Students gathered in the Union for dinner and the launch of “Steps to Leaps” on Wednesday.

Steps to Leaps offers videos and training modules centered around improving upon the five core pillars of well-being, leadership and professional development, impact, networks and grit.

The program specifically focused on many attributes and the outlook exhibited by Generation-Z, Vice Provost for Student Life Beth McCuskey said during the student launch on Wednesday afternoon.

“As students, we are juggling so many different things, and Purdue knows that,” Anna Riley, a junior in the College of Liberal Arts said. “So we are trying to make different learning modules and programs that you guys can have access to, so that you can know how to take steps towards their well being.”

Kathryn Wolfert, a junior ambassador for the College of Agriculture, said she was excited for the initiative.

“It’s a huge selling point for students kind of knowing that Purdue has your back and is really willing to support them in all these different pillar areas,” she said.

Wolfert also said that she hopes that the initiative allows Purdue to expand its mental health offerings.

“I think that Purdue does a good job of offering those resources, but I think because they’re so used by students, it’s hard for people to get in there in a timely manner,” she said. “And so I’m hoping that with the Steps to Leaps program, that will really highlight the resources that we do have and kind of push the university to maybe increase the amount of capacity that it has to give those resources to students.”

McCuskey said that although there will be difficulties, it’s assumed that students, since they’ve been admitted to Purdue, are already successful.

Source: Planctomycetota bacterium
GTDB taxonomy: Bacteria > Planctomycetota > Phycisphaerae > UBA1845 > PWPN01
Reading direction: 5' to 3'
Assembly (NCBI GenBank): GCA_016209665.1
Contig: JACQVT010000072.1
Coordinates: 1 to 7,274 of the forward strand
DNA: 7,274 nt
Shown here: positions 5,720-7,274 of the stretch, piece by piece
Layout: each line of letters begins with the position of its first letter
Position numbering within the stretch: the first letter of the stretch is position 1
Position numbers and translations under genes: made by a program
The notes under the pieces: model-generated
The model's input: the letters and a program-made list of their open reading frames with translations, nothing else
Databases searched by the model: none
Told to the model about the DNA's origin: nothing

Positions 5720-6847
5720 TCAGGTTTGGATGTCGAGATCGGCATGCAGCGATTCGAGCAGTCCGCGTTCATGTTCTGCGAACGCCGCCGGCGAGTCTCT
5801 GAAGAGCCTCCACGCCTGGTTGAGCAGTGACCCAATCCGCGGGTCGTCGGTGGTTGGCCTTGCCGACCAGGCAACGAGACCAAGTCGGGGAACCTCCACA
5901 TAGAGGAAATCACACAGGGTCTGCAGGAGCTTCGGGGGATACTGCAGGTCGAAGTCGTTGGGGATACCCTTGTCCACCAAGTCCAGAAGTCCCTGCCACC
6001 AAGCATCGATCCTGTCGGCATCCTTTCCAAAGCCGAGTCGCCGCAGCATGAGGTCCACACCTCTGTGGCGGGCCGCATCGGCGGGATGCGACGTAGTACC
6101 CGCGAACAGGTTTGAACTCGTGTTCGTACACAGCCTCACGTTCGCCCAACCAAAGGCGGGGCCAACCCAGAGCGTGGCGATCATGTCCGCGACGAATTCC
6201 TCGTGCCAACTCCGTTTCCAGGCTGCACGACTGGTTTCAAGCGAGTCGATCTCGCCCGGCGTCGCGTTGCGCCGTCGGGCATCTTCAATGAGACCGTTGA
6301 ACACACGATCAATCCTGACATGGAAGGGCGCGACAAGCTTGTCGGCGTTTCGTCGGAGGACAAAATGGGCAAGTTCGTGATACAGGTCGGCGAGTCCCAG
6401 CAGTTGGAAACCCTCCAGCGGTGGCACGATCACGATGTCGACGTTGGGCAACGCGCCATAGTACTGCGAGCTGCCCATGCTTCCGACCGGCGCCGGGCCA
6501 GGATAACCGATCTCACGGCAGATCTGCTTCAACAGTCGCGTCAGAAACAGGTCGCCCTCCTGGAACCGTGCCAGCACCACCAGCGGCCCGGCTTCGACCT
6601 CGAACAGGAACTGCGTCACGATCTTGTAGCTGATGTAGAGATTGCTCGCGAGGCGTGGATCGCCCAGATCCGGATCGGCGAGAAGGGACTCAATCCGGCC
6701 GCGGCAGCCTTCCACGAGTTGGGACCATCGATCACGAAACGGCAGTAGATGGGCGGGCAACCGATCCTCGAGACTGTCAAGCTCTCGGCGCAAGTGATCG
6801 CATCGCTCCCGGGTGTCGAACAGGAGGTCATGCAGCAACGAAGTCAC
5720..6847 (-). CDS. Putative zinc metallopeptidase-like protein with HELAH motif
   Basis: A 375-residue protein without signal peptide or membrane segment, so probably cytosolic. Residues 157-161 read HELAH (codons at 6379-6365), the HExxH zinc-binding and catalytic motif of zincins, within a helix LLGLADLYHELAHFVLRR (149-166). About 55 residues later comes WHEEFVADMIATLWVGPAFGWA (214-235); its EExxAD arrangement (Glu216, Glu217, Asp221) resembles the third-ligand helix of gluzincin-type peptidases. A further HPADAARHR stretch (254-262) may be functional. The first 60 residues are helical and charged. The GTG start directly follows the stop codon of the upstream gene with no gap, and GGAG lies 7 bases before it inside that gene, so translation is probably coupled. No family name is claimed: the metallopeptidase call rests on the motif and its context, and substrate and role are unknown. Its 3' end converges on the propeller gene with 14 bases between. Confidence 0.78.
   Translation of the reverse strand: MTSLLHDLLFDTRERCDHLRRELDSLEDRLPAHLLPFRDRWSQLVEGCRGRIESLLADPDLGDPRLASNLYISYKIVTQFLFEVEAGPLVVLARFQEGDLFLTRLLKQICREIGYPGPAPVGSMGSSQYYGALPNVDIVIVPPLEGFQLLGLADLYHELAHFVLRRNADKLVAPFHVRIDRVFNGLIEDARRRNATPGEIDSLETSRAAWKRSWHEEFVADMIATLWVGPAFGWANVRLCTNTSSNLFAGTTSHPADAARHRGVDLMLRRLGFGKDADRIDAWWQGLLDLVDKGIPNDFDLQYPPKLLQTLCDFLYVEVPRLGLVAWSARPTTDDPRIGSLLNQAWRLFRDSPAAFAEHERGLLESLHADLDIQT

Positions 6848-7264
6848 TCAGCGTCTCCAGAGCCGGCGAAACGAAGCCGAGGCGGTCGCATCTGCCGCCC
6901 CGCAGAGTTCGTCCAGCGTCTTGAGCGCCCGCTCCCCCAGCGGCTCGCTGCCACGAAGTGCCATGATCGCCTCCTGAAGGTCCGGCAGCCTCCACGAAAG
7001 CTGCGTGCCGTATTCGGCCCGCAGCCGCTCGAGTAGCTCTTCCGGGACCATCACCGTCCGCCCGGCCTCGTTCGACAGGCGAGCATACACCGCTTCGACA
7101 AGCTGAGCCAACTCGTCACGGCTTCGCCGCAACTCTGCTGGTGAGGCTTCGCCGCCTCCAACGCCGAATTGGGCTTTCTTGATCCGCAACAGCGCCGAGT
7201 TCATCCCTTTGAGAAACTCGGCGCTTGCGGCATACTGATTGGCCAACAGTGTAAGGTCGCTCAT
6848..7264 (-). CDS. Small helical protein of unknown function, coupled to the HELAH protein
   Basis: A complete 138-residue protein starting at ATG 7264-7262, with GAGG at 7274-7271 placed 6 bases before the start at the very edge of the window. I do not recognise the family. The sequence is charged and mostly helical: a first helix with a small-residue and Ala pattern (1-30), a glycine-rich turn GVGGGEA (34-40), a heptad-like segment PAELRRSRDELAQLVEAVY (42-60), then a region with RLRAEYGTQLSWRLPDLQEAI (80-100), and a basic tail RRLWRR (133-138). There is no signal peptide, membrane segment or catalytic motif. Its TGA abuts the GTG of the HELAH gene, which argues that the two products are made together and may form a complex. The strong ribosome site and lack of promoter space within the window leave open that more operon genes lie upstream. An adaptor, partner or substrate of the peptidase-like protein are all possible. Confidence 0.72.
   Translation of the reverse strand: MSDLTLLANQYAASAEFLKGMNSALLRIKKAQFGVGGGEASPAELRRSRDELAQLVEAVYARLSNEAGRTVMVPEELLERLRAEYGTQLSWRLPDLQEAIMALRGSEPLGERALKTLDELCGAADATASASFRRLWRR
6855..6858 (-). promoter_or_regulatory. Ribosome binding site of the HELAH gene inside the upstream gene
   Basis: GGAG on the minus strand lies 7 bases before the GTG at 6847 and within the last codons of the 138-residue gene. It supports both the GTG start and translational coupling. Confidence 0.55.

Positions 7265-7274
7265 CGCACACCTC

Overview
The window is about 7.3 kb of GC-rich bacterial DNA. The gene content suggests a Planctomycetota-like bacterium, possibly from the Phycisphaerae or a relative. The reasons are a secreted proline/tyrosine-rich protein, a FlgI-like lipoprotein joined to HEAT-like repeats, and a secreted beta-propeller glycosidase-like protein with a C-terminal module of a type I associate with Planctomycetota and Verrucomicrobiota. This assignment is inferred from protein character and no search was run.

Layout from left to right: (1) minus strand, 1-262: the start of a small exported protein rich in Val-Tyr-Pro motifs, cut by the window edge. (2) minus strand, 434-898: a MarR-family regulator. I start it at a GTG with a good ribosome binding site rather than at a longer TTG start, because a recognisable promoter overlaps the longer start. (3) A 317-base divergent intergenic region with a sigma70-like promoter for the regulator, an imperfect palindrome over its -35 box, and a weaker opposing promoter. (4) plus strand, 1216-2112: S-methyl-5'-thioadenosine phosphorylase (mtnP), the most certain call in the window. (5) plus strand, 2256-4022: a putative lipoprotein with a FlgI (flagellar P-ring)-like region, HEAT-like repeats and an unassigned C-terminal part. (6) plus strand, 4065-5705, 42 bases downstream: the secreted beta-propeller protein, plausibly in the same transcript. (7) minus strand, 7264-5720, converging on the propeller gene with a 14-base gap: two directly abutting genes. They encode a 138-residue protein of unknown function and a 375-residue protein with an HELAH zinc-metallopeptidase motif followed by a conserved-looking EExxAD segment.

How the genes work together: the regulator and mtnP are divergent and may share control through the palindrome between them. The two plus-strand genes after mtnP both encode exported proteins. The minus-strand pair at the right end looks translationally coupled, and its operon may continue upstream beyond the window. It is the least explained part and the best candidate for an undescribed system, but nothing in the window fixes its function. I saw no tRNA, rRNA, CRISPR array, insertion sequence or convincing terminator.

“We’re not looking at this from a deficit perspective,” Skylar Clingan, a senior in the College of Agriculture, said while speaking at the launch. “So we’re not identifying that students at Purdue don’t have these five pillars. It’s really about understanding and helping students better themselves within those five areas.”

The program also includes research into well-being and happiness, performed by Louis Tay, an associate professor in the department of psychology, McCuskey said.

Though the event was focused on educating individuals about the Steps to Leaps program, some individuals were simply there for the food.

During an activity asking for input from students, questions such as how people can get involved, how grit can be taught as opposed to learned from experience and what Steps to Leaps exactly is were asked.

All the modules are able to be done self-guided, Clingan said, or they can be done in groups or organizations.

Cesar Guillen, a junior in the Polytechnic Institute, who is involved in several clubs and organizations, said he’d probably share some of the information to others in student organizations.

Ayelet Bernstein, a junior and the Purdue Student Government senator for the College of Education, said she appreciated the growth mindset aspect of Step to Leaps.

“As for effectiveness,” she said. “I’d love to see what happens with it.”

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